25 states are pulling the plug on federal jobless benefits enacted during the earliest days of the pandemic.
The GOP-run states are halting the flow of jobless aid to 4 million jobless people.
A top Democrat suggested he was drafting a plan for the federal government to step in and provide aid.
Half of all US states are moving to scrap federal unemployment programs over the summer.
Twenty-five GOP-run states are pulling the plug on federal unemployment benefits several months before their scheduled termination in September. Republican governors and lawmakers argue the $300 weekly jobless aid is keeping people from searching for jobs.
Maryland was the latest on Tuesday. Gov. Larry Hogan announced the state would end its participation in federal benefits effective July 3. The coronavirus relief programs were set up in the earliest days of the pandemic last year during a surge in unemployment.
"While these federal programs provided important temporary relief, vaccines and jobs are now in good supply," Hogan said in a statement. "And we have a critical problem where businesses across our state are trying to hire more people, but many are facing severe worker shortages."
The labor story is probably a bit more complicated than that. Everything from COVID fears to childcare to a mismatch between the workers seeking roles and open jobs is likely contributing to the current situation.
A JPMorgan note last week said politics was playing a major factor in moves to halt the stimulus relief measures. "It therefore looks like politics, rather than economics, is driving early decisions to end these programs," the bank said.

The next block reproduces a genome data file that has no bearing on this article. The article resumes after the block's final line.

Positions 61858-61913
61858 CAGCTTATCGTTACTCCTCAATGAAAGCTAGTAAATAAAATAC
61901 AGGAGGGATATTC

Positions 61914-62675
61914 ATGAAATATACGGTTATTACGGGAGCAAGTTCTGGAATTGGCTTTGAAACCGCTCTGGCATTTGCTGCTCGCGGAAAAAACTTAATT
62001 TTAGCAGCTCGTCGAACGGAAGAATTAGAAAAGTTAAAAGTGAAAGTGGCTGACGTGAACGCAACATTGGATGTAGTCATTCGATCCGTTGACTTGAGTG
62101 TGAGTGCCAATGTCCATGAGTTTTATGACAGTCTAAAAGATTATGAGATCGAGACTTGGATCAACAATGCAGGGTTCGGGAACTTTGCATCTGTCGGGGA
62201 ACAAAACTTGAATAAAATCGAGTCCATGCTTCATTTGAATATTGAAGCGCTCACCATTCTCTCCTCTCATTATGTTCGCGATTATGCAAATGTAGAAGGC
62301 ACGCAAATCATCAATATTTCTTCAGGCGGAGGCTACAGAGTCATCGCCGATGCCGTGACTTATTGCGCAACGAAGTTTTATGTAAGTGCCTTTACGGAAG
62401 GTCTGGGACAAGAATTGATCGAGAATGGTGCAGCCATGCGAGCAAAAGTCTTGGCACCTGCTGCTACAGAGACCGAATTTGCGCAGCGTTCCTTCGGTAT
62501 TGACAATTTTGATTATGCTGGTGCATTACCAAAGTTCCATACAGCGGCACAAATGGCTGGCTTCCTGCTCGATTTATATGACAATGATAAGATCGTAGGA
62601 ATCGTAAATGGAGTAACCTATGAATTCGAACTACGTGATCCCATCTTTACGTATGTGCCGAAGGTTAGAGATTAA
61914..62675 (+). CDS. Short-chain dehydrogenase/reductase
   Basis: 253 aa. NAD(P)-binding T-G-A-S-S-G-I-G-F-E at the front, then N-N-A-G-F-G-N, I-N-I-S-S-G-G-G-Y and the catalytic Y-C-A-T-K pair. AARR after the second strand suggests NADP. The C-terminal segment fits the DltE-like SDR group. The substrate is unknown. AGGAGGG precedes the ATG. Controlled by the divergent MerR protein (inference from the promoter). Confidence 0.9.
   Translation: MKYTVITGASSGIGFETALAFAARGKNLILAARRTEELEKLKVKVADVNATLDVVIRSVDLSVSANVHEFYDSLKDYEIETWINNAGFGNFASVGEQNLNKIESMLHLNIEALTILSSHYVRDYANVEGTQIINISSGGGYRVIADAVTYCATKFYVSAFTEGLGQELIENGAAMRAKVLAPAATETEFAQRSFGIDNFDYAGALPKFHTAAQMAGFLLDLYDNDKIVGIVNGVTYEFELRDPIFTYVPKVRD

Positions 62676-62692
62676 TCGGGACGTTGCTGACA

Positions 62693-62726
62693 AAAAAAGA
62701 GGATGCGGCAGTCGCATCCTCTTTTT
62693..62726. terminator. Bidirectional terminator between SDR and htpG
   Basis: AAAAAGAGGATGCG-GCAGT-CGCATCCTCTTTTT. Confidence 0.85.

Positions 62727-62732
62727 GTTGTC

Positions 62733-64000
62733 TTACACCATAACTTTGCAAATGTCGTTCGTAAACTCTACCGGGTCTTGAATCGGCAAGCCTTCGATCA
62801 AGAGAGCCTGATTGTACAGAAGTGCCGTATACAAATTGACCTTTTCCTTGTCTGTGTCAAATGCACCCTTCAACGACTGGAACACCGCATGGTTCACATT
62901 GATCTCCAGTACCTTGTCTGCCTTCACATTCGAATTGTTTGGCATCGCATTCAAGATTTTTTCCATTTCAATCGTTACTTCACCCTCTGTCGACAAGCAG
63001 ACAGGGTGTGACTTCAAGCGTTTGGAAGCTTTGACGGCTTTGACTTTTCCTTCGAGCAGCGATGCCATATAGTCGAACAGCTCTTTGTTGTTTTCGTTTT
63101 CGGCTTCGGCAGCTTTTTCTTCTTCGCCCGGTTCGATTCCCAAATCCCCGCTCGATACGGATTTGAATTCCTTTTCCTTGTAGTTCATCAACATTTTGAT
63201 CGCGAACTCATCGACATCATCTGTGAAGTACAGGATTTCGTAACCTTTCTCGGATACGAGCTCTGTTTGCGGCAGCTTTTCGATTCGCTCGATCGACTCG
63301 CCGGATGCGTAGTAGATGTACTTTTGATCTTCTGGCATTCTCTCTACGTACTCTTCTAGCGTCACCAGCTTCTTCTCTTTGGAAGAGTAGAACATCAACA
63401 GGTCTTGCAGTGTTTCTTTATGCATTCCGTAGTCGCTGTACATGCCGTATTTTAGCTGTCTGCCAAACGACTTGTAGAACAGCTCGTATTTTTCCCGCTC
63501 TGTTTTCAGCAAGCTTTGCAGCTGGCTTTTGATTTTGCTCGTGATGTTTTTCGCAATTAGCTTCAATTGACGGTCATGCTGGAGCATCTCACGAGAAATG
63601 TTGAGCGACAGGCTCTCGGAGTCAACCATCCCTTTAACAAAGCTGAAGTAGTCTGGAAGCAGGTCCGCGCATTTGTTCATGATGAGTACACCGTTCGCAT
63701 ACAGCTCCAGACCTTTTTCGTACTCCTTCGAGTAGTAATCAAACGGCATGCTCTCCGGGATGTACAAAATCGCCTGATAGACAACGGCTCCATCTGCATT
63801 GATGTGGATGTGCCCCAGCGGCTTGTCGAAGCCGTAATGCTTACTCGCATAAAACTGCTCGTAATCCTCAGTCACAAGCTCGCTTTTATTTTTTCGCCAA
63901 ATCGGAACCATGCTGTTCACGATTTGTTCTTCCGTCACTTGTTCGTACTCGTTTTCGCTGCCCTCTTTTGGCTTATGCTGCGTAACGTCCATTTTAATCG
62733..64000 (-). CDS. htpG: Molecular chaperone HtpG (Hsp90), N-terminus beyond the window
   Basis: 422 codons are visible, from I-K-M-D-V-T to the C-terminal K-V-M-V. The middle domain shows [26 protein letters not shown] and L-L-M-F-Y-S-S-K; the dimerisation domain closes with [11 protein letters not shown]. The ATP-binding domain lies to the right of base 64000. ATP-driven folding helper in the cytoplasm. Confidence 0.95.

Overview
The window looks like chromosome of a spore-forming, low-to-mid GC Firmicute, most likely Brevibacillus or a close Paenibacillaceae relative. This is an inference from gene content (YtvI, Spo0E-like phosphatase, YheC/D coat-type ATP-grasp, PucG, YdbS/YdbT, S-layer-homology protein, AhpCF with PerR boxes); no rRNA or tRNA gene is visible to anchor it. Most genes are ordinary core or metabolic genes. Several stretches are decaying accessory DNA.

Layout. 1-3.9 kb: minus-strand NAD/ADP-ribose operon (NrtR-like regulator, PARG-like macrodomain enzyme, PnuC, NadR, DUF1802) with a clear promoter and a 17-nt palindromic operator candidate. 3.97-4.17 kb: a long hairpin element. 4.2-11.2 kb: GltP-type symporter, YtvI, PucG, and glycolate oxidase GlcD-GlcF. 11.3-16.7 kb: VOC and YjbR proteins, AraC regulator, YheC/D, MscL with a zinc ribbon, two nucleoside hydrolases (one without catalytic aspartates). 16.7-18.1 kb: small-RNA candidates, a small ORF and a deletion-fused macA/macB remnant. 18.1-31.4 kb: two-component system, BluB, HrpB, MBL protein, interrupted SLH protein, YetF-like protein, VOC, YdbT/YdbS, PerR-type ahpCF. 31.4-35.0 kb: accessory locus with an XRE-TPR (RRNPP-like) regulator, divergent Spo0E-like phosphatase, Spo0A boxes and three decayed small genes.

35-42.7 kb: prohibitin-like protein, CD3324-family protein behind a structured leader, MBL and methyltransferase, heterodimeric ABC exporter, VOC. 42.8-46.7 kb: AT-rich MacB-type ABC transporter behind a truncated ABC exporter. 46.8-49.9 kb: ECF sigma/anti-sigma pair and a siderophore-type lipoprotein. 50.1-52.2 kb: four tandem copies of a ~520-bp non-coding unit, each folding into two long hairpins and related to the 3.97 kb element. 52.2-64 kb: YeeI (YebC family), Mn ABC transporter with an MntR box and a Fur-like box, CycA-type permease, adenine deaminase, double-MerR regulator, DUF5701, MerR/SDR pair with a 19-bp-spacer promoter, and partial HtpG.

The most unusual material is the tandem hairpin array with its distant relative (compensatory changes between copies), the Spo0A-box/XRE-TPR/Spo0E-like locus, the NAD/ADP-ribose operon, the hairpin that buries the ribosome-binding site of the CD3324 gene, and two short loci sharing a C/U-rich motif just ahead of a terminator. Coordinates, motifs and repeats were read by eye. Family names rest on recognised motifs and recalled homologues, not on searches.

Regardless of the factors, though, the decision to prematurely end federal benefits will impact 4 million workers, according to an estimate from Andrew Stettner at the liberal-leaning Century Foundation.
And a good chunk of those workers will lose their benefits completely. That's because they're on Pandemic Unemployment Assistance (PUA) and Pandemic Emergency Unemployment Compensation (PEUC), two federal programs that expanded the eligibility for benefits and how long workers could receive them.
One of those workers is Susan Hardy, 70. She lives in West Virginia, where federal benefits will end on June 19 - just a little over two weeks away. Hardy is a longtime independent contractor working in gas and oil title research, and has been receiving PUA benefits since she was laid off from a project.
"I sent messages to the governor begging him not to do that. At least let us go till September," Hardy said. "It looks like my job, my work, could open back up a little bit in October, or maybe by November. At least going to September would allow me to get through more of the difficult periods before hopefully things will open up."
But the Labor Department has recently concluded it cannot step in to prevent the loss of benefits for unemployed workers. Chair of the Senate Finance Committee Ron Wyden told Politico in an interview published Wednesday he was eyeing a new plan for the government to intervene.
"If it takes changing the law, I'll change the law," he said. A spokesperson for the Senate Finance Committee declined to comment further.
In the meantime, workers like Hardy - who said she made less on unemployment than in her prior work - are facing down an unemployment cliff in the coming weeks.
"Our work has not opened up. I mean, they want to say, go to work, go to work, go to work," Hardy said. "But if your work is not there, you cannot go to work. And we need those - I realize it's only till September, it's not that much longer - but September definitely beats June."
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